U.S. Top Gear Inside Look
By Matt Adair
The British Broadcasting Company’s “Top Gear” franchise is a global phenomenon, with an estimated 350 million viewers tuning in weekly across the globe. Here in the States, though, we’ve had to make do with YouTube downloads of the episodes if we didn’t get BBC America in our basic cable package, and even then the shows were delayed long after the original airing in Britain. This is about to change as the BBC and History Channel bring us their own, uniquely American version, set to debut on Nov. 21. The question on everybody’s mind is…will it be any good?
For those of you unfamiliar with Top Gear (though, that’s hard to imagine if you’re a true car geek), the format is relatively simple. Cars are reviewed, tested, compared, automotive news items are discussed and celebrities come by for interviews. But as with most things, the devil’s in the details. The cinematography is breathtaking and clever, the music is perfectly timed for drama and the three hosts, Jeremy Clarkson, James May, and Richard Hammond have a chemistry and humor that’s hard to describe. Indeed, it’s so well put together that one need not even be a car enthusiast to enjoy the program; my mom watches it. Seriously.
The U.S. has had car-related shows in the past, most notably the long-running, but suicidal tendency-inducing Motor Week. Speed TV has had a couple of their own programs, but they have been about as exciting as watching clear coat dry on a Camry. Will the producers from History Channel be able to break the slump? Can they capture lightning in the bottle the way the U.K. original has? It was with these questions in my mind that I went into the Las Vegas Hilton Theatre, which Top Gear/History Channel had reserved for their press preview last week.
Rather than reinvent the wheel, USTG (as I shall now refer to U.S. Top Gear) has closely emulated the British format. It too has three hosts; Tanner Foust, champion Drifter and automotive personality. Adam Ferrara, a comedian and actor on the TV show “Rescue Me.” Rounding out the group is Rutledge Wood, an Speed TV commentator. Like the UK version, none of these three seem very alike. Also like the UK version, that dissimilarity seems to work on screen.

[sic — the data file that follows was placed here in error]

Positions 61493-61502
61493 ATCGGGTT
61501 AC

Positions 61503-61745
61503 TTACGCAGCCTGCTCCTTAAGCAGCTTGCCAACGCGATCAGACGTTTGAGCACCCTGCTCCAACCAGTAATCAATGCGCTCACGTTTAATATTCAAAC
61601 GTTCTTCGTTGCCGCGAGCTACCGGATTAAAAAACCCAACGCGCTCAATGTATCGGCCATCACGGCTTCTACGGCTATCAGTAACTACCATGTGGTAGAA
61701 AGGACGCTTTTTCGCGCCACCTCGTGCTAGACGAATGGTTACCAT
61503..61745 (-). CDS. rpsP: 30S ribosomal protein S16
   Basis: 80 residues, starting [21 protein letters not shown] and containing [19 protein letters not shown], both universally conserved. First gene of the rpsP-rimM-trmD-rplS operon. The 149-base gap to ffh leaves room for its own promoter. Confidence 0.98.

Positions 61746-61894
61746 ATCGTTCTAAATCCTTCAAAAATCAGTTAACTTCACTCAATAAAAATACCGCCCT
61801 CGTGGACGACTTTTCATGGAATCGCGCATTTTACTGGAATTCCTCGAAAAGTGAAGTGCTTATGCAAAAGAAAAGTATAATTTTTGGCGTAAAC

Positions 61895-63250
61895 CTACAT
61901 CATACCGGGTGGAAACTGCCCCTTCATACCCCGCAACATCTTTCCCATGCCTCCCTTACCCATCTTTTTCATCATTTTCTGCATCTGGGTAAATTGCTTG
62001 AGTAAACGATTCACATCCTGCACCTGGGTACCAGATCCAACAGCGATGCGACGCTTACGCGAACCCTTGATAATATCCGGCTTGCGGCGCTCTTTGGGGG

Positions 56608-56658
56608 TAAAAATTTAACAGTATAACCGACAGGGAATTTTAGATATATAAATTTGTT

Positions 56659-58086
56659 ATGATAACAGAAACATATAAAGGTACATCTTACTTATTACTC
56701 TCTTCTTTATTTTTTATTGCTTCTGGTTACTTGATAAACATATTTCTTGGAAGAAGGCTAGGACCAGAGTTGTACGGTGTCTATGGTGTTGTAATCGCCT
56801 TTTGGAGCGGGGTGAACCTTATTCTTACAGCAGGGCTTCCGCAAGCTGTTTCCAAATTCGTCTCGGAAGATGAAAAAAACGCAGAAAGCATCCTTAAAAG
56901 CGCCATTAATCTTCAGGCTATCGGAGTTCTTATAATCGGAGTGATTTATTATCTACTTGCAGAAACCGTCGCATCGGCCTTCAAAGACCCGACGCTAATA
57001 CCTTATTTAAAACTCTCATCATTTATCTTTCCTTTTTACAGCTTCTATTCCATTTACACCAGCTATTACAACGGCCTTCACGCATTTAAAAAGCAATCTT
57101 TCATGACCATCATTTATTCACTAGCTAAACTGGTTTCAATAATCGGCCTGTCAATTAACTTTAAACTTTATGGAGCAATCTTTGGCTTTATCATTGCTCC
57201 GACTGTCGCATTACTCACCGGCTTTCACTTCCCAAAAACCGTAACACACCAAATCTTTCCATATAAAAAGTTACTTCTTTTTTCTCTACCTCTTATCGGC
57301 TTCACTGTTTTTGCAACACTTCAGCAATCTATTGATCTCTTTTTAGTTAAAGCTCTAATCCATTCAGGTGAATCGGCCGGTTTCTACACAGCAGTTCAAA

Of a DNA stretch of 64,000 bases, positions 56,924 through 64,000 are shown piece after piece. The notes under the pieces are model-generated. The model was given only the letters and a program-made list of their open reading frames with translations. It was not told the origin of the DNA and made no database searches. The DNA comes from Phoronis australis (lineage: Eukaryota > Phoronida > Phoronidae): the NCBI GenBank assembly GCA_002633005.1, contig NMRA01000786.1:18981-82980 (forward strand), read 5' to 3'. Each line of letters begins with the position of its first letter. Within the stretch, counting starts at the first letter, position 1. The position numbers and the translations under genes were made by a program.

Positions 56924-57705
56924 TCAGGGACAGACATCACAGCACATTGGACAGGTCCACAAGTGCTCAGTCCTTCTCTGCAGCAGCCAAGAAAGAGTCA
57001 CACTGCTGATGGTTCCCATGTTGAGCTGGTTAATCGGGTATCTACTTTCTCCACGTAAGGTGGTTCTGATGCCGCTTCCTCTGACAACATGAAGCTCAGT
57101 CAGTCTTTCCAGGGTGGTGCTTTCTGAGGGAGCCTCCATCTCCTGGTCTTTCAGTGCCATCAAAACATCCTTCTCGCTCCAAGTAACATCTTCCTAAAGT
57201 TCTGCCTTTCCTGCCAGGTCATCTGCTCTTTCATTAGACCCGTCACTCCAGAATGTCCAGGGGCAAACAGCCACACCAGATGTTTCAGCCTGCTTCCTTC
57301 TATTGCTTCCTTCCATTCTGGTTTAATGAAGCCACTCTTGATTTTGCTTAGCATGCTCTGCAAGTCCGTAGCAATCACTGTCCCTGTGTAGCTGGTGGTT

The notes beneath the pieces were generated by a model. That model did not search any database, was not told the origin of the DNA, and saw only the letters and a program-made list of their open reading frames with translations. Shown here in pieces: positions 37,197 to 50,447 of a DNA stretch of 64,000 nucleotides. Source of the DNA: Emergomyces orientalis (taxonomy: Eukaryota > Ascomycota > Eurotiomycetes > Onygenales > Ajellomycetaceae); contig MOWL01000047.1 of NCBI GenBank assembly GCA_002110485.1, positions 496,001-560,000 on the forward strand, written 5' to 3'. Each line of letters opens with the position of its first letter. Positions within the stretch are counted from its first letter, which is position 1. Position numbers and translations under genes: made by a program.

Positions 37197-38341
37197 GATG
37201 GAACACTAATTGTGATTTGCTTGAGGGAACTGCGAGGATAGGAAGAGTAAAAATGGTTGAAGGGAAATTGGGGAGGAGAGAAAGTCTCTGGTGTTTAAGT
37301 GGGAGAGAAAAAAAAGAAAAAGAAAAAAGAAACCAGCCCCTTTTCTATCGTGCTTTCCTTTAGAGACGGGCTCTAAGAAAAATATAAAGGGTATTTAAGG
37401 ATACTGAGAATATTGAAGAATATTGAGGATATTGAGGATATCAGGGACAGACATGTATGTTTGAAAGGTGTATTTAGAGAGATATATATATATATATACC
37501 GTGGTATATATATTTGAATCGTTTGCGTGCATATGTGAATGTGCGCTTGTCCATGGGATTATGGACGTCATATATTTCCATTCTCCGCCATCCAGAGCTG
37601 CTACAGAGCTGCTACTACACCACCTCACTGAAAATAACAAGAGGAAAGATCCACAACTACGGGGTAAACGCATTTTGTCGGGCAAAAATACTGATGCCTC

Of chief concern to many Top Gear fans is whether or not the hosts will be able to voice their true opinions about the products they’re reviewing, as on the British show. If a car is as appealing as a steaming pile of dog vomit, the hosts of the UK version loudly exclaim it as such. Can the US attempt maintain their editorial objectivity, regardless of who’s advertising on the network? The answer? Yes. In interviews with both the producers and presenters, we were assured of this. In an almost extroverted display to show that the leash was off, Adam Ferrera dropped the “F-bomb” at least four times in the Q&A session, and as many times in the episode we were shown (though bleeped).
After watching a roughly hour long “rough cut” of the first few episodes (they have ten in the can, but no promises for a second season), I can tell you that USTG has gotten far more right than wrong. There seems to be a genuine camaraderie among the hosts, the quality of film work is top notch, if not quite on par with the UK version, and the humor is intact. As an initial attempt, as a litmus test, I think they’ve done an outstanding job.
There are kinks to work out; the in-car footage of the drivers is so shaky it’s hard to tell what’s going on sometimes. Some of the “challenges” the hosts go through seem even more contrived than the TGUK (which says a lot), but they got the basics right. A conversation with Tanner Foust left me hugely impressed that the producers are dedicated to emulate, yet not copy, the original, giving USTG a distinct, unique American flavor while remaining true to the recipe. As a foundation, it’s a fantastic start, one that can be built on and, in time, hopefully become as much as an institution as the original. In short, they’ve done it.
And on that bombshell….